Elohim Marino: Toronto doesn’t have a market for hip-hop yet. I listen to a lot of dudes, I read their interviews and they always say they’re hood platinum… selling 1000 tapes. If that’s your goal, come on man… that ain’t shit. I just put out 1500 in the city and that ain’t generating no buzz at all… and this is New York. So, 1000 couldn’t be nothing. So I feel like the disadvantage of Toronto is you don’t really have a market for hip-hop, much. It’s a lot slower… the mixtape scene… They’ve got a lot of talent. I can’t shit on that. A lot of talent coming out of Toronto but they ain’t really got nothing for the mixtape scene. In New York, the problem is everybody does mixtapes. So you have to stand out and promote in a different way. What I do… I walk up to every nigga I see and give them a CD. Out here you really gotta get out and hit all the boroughs and get out those CDs. If you try and sell CDs, niggas is going to shit on you because everyone is doing it. So the disadvantage of New York is that everybody is doing it and it’s a lot harder to get your shit out… a lot harder to get your name out. I feel like in Toronto you could probably get your name out with 1000 CDs but you won’t be anywhere and you won’t be making any progress.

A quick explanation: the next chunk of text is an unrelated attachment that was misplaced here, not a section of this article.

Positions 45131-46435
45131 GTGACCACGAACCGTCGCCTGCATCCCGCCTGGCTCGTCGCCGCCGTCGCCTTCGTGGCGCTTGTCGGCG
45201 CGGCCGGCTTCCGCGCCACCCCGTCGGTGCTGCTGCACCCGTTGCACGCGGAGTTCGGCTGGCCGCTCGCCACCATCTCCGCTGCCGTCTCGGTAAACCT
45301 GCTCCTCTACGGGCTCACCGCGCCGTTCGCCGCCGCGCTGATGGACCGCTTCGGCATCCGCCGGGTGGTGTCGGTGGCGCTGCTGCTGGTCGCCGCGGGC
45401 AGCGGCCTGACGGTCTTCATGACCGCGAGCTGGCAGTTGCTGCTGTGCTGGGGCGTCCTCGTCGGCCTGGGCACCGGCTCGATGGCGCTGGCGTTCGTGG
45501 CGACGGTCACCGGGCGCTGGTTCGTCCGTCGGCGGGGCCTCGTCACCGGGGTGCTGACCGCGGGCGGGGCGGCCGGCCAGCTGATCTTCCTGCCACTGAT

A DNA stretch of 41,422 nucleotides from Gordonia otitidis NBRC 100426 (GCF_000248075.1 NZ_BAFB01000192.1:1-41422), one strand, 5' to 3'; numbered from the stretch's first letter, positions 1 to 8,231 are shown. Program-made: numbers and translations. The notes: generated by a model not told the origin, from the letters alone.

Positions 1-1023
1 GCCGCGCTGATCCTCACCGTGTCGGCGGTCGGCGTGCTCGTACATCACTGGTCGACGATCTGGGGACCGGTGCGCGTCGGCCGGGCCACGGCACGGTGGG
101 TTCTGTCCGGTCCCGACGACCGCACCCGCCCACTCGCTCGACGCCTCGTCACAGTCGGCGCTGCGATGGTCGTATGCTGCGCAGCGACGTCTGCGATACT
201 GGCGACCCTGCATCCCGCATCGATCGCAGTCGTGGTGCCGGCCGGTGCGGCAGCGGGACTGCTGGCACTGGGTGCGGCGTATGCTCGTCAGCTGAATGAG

HipHopCanada: Any final thoughts?
Elohim Marino: I feel like in Toronto and anywhere, as a matter of fact… dudes need to start helping each other and stop shitting on each other. And stop trying to knock another dude out… there’s room for everybody. I hear a lot of dudes say they want to be King of Toronto, or King of New York, Atlanta and all that dumb shit. This music is worldwide man… you want to just to sit in your home city and be King? That ain’t nothing man. So I feel like everybody should start helping… especially in Toronto where it’s a closer family. I feel like people need to come together and make a movement to really get things out there because there is a lot of talent. I just felt like that needed to be said. Niggas need to start working together and get off that funny shit… that no homo shit. There ain’t nothin’ homo about a nigga helping another nigga… or another person helping another person. Ain’t nothing homo about that shit. Niggas need to stop sweating that DipSet shit. Be real man… be real. A lot of people use that word but when I use it I mean just be yourself. Everybody’s trying to be 50 Cent man… just be yourself.
HipHopCanada: No doubt, plug your sites and drop any shout-outs!
Elohim Marino: Well you know everybody got their MySpace… MySpace.com/ElohimMarino. Shout-out to Tony2Tone. Shout-out to J Robb, Shout-out to Pace. Shout-out to HipHopCanada.com, definitely holdin’ it down for real. Shout-out to the whole eastside of Toronto… Cause that’s my block. No matter where I’m at in the world… I lived there, slept there, laid my fitted there, played ball there, I know niggas there… you know what I mean? So shout-out to the whole east end of Toronto man and that’s about it.
Written by Jesse “Dutchy” Plunkett for HipHopCanada